I trust that you will remove these posts which are harmful to the pursuance
    of peace and justice.


    With all due respect, I don’t see anything I have written (as opposed to linked to) that is untrue. The K12 reference was just a guess.

    If I am correct in assuming that this response means that you are refusing to remove the libelous and false information you have published on your website, please be advised that we aggressively prosecute those who use the Internet to defame and libel our work.

    We brought litigation against Elizabeth Stone whose real name is xxxxxxx.

    Once again, I respectfully request that you cease and desist from publishing material that libels and defames my husband, Howard Mandel, myself, Mimi Rothschild and our organizations. We believe very strongly in the importance of the services and materials we offer and will aggressively protect them against those who would maliciously seek to destroy.

    If my husband or I or any of our organizations have every wronged you in any way that you perceive, please communicate to us about that issue and we will gladly address it. Throughout the day, I have also offered to share with you further information about the Einstein situation.

    If the offending posts which I have identified are not removed in a reasonable timeframe, please understand that you will have left us with no choice but to pursue legal and corrective action. We will not only seek injunctive relief, legal fees, but damages as well since your refusal to remove the materials appears to be willful and malicious.

    I trust that you will not escalate this matter further.

    Mimi Rothschild
    CEO< Learning By Grace, Inc.

    I would be more than happy to delete any passage that you can show is false. As far as I know, Einstein was shut down by the state at least in part to fraudulent practices (i.e., copyright infringement). The conjecture of a possible legal entanglement with K12, Inc. was simply that– conjecture. As far as libel goes, I believe the worst I said was that y’all were “wacky folks.” As that is merely an adjective synonymous with silly, I think it is hardly libelous (as your press release was certainly silly). The offer stands– point out one factural error that I have written and I’ll be happy to delete it. The ball is in your court.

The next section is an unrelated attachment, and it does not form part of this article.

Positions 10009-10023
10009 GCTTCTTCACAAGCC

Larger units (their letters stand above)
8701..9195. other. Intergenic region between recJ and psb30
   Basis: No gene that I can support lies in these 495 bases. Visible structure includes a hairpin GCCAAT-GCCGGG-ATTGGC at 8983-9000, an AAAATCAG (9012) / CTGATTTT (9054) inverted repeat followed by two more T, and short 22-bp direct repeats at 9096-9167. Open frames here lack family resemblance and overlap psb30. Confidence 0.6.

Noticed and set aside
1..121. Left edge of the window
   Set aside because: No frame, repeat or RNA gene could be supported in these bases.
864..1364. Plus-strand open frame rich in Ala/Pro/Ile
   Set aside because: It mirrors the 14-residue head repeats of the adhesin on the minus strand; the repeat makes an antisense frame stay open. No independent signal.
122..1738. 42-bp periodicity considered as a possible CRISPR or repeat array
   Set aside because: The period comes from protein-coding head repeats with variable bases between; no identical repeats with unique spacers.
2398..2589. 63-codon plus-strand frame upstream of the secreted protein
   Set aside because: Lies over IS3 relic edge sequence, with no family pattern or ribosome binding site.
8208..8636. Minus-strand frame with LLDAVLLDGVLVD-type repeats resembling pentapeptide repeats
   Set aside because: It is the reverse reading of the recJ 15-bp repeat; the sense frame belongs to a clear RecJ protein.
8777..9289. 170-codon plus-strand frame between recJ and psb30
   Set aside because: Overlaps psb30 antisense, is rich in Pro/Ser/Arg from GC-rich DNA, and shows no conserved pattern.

Upon re-reading your last email, I’m still confused. Are you claiming that my link to the Google cache was libelous? And I thank you for your offer to speak on the phone but since you’re threatening to sue me that would probably not be wise on my part.

    I will try to be very clear about which part of the post is inaccurate and defamatory.

    The headline states that there is a “LAWSUIT IN PROGRESS”. There is no lawsuit in progress that I am aware of as you alluded to in the body of the post.

    I meant this tongue in cheek. Not that you were actually being sued, but that the statement at the bottom about Christian K-12 Online opened you up to charges of trademark infringement. I could have phrased it as a question. I’ve renamed that post and deleted the first sentence.

    The first sentence suggests that Mr. Bennett (of K12) obtain a lawyer because the “wacky folks who drove Einstein into the ground are at it again.”

    See above. “At it again” refers back to the other post on Grace Academy (the one that said that 50% of home educators quit in a few months).

    The suggestion that there is something we are doing wrong and therefore should be sued by K12 is false.

    It was trademark, nothing more. And it was a complete guess.

    The characterization of us as “wacky” is malicious and inaccurate and damaging.

    “Wacky” is synonymous with “silly.” I had already (accurately) used that term to describe your press release.

    The statement that we “drove Einstein into the ground” is not true. Einstein was closed for many reasons. There was never any conviction or formal charge that concluded or even alleged that we were ever involved in any fraudulent practices.

    Were you not sued numerous times over the Einstein debacle (including for copyright infringement)? I did not allege criminality, only that it certainly was an interesting way to run a company. Do you disagree?

    We submitted our resignation a full 18 months before Einstein was closed.

    I’m not sure how this is relevant. The troubles with Einstein were certainly evident while Tutorbots was in charge.

    The statement that we “are at again” is untrue, of course.

    “Again” refers back to the press release. If you wish, I could hyperlink “again” back to that earlier post to make it explicit.

    You or your readers have apparently believed the propaganda initiated by the education monopolists who sought to take away from the children of Pennsylvania a powerful and much needed resource. From reading the other posts on your blod, it seems that your interest is exposing them, not perpetuating their myths.

    Yes- I’m a home education supporter and generally opposed to educrats and others who would damage in one way or another home education. Your first press release falls into that category, in my opinion.

    Willy’s post, which you are publishing on your website, also contains untrue and libelous information that misleads the public and distorts the truth. We are not “up to our eyeballs in litigation” and most certainly are not “preying on the Christian market”. This is malicious and will cause damage, if it hasn’t already.

    Comments are neither edited nor monitored and are the responsibility of the commenter. It’s in the disclaimer at the bottom of the right column.

    Tell you what, Mimi. Here’s an offer that your won’t get from the Inquirer (yes, I’m from the Philly area). Write up your side of this debate including how you think I’m wrong (I’d be especially interested in seeing the source for the claim that ½ of home educators quit in a few months). Whatever you write, I’ll post it on my blog without change (other than necessary formatting). Here’s your chance to get your story out.